Awkwafina Is Nora From Queens looks to put a new kind of Asian-American family on screen
This scene has everything: puking. A horror movie reference. Tough love. B.D. Wong.
In an exclusive clip from Awkwafina Is Nora From Queens, we see Wong’s Wally comfort his almost-30-year-old daughter, Nora (played by Awkwafina, whose real name is Nora Lum), as she realizes she’s not ready to move out of his house. He does so with a hilariously gross anecdote involving Nora’s mom giving birth.
“You clung on to her uterus like the Thing,” he says. “It was so gross, man. I threw up on the nurse.”
He goes on to say that it’s okay if she still wants to cling on to her family, and that if she’s not equipped to move on, “I’m always here.”
Still, there’s a line. When Nora asks to borrow money to bail her car out of “car jail,” Wally replies, “Abso-f—ing-lutely not.”
This breakout moment from the comedy, based on Awkwafina’s real life, embodies the ethos of the new Comedy Central show. Nora From Queens aims to represent a new kind of family — at least, new to mainstream TV — one that’s sweet, emotionally open, a little TMI, and happens to be Asian-American.
Plenty of white families have gotten to be unfiltered on screen over the years, so why can’t another type of clan get a shot at it? That’s where Awkwafina Is Nora From Queens comes in, with its guns (and weed) blazing, and sexual innuendos and vibrators on deck. Some of the raunchiest lines come from Nora’s grandmother, played by Orange Is the New Black star Lori Tan Chinn.
Executive producer Teresa Hsiao tells EW that it was always the plan to do “no holds barred” comedy.
“We were just like, let’s push it as much as we can,” she says. “A lot of people get to do comedy and they just get to be crazy and wild and weird. And we wanted to have that as well.”
Hsiao recognizes that the series might be breaking unspoken rules in Asian culture, but that made it more exciting for many of the actors to play personalities they’d never had the chance to do before, given that so many Asian-American characters are depicted as buttoned-up and traditional.
“Especially in the Asian-American culture, I suppose, there are things that you don’t talk about with your parents or things that you don’t talk about — like, sex is a really taboo subject,” she says. “We had such great actors, and they were all really excited. They’re like, ‘We’re playing against type.’ … It’s never been written for them before, to play these other roles, like a lot of the Asian-American characters that they’ve played before might have been what people thought Asian-Americans were.”
Much of the plot involves Nora smoking and goofing around instead of getting a job, and while her father and grandma tease her endlessly, they never make her feel ashamed for not knowing what she wants. Indeed, Hsiao says, “The heart of the show is just Nora and her family.”
Audiences may not have seen such a supportive and open Asian family before on TV, but for Awkwafina, that was just how she grew up. Her real dad (also named Wally) and grandma got to advise the actors who play them on the show and inform their characters.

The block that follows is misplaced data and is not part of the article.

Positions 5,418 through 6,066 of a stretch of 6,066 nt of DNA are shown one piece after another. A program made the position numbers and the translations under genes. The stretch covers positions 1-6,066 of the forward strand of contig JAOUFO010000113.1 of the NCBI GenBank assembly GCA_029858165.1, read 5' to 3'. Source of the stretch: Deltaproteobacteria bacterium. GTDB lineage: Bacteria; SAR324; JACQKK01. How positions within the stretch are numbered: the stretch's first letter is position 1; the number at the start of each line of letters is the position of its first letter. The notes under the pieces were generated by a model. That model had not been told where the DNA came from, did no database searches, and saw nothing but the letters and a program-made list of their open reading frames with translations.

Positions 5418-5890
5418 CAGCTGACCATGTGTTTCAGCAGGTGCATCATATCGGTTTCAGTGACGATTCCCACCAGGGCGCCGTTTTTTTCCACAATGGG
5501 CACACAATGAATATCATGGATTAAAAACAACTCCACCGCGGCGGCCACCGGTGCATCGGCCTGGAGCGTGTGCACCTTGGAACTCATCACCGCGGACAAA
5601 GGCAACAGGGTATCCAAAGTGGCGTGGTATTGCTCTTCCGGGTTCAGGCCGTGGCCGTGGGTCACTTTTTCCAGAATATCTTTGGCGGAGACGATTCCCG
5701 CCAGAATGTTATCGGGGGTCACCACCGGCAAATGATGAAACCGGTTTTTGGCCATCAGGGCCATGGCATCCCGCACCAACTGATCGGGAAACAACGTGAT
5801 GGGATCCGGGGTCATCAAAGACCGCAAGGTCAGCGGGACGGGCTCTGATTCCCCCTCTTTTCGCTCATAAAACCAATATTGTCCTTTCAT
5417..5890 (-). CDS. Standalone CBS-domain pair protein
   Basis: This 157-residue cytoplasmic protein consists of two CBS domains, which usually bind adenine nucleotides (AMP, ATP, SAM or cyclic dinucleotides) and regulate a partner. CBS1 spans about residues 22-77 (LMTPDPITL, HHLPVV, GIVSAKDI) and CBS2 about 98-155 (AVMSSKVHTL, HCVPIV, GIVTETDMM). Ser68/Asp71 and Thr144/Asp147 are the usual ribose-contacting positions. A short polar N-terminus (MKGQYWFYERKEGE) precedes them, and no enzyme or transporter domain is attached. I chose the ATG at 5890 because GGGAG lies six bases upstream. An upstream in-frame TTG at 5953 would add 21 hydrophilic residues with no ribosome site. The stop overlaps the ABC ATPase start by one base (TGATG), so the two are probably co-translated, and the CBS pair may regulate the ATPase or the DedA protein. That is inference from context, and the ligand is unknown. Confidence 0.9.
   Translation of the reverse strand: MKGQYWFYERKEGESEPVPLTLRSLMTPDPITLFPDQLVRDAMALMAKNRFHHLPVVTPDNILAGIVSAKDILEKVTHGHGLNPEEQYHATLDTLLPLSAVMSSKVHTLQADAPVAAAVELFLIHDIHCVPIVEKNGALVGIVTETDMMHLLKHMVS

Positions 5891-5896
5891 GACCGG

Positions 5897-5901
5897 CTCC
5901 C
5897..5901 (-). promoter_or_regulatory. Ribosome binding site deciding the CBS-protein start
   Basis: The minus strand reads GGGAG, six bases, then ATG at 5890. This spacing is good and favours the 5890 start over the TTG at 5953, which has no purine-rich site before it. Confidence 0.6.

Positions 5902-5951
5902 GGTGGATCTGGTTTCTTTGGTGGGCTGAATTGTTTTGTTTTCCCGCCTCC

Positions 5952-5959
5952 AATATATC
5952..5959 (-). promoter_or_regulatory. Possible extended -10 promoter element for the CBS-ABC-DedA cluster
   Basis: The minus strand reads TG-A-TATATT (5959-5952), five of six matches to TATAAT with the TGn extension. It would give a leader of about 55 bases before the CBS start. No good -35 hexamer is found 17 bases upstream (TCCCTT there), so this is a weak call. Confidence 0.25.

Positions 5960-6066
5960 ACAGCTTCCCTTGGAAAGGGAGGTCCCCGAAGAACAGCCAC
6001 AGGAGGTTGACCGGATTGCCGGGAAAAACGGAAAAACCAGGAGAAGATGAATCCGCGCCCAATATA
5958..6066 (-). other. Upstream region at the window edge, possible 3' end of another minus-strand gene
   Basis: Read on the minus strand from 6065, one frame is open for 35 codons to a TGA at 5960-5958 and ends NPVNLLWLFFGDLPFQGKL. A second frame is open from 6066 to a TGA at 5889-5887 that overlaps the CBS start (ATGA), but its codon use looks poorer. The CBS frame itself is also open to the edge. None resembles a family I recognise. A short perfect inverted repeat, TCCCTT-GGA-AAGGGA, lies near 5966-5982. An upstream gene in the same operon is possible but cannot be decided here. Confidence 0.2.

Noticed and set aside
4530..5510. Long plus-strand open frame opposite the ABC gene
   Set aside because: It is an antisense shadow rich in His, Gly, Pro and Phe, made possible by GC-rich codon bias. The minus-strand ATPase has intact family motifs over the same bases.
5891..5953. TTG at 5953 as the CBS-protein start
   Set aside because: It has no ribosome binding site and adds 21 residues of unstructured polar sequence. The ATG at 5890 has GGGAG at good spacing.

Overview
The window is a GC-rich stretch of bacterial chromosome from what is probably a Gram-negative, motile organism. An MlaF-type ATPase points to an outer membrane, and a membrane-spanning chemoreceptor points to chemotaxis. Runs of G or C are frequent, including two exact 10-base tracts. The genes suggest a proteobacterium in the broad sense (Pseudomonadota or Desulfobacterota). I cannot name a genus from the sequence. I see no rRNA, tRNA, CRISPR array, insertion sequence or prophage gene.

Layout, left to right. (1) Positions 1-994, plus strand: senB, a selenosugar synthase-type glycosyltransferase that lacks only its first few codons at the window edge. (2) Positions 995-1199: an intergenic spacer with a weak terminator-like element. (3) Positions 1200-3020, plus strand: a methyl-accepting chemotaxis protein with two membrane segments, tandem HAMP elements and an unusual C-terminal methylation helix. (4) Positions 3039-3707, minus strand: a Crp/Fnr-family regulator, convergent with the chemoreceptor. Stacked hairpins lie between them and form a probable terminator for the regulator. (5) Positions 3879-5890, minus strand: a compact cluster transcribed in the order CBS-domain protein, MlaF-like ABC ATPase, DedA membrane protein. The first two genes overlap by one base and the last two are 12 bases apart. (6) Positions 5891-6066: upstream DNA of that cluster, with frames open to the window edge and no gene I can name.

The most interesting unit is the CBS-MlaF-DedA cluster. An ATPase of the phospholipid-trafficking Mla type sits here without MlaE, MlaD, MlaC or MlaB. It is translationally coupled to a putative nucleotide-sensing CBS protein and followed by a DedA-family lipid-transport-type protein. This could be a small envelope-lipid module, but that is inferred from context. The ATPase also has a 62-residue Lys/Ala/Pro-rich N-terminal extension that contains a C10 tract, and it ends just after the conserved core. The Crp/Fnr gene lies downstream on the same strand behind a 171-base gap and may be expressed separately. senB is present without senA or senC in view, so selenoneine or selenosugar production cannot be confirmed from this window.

“It literally happened to me,” the actress said recently at the Television Critics Association winter press tour. “[My family], they define success as like, you being able to take care of yourself. And that, if I, tomorrow, something happens to me, I don’t have to worry about you. And I think that was where that love came from.”
Similarly, Hsiao says the wacky Nora you see on TV is true to Awkwafina herself. The pair had been developing the show since 2016, and Hsiao says she knew right away the now-superstar — then known for music videos like “My Vag” — was the real deal.
“When you meet Nora and you get to know her, she’s just an open book,” she says. “The greatest thing about her is that she’s just genuinely and unapologetically herself all the time. And that’s so refreshing.”
As explicit and off-the-walls as the comedy can be, it finds its rhythm in sincere moments that get to the core of what it’s like to be a young woman trying to find her purpose in life while staying true to herself. Hsiao says a lot of that is thanks to the program’s all-female writing staff (which included Awkwafina), who had a deep understanding of the protagonist’s voice.
Ahead of its debut, Nora From Queens has already been renewed for a second season, and Hsiao says the writers have already mapped out some things they want to explore for the upcoming installment, including getting guest stars like Ali Wong, Sandra Oh, and Daniel Dae Kim. It’s hard to top season 1 cameos such as Laverne Cox and Natasha Lyonne (who also directed an episode), but these Asian-American “power players” might just do it.
Ultimately, Hsiao says she wants audiences to feel they’re seeing something “wholly new,” that’s taken from Awkwafina’s perspective. Additionally, she hopes they see that the series is only presenting one type of Asian-American family, and shows like All-American Girl, Fresh Off the Boat, and Awkwafina Is Nora From Queens can all co-exist.
“We don’t want to have to have that burden of being like, ‘Oh, my God, all Asian people,’” Hsiao says. “But we definitely realized, we hope that this show can can make it so that there are more; there should be more stories of Asian-Americans.”
She adds, “Hopefully, this will kick off networks to do more shows featuring more families or more people of color in general, because these stories are important. And these stories should be told. And we haven’t traditionally and historically gotten the chance to tell these stories, and we’re really excited to hopefully break open the doors a little bit more.”
Awkwafina Is Nora From Queens, which also features Bowen Yang and Chris Gethard, premieres Wednesday, Jan. 22, at 10:30 p.m. ET on Comedy Central.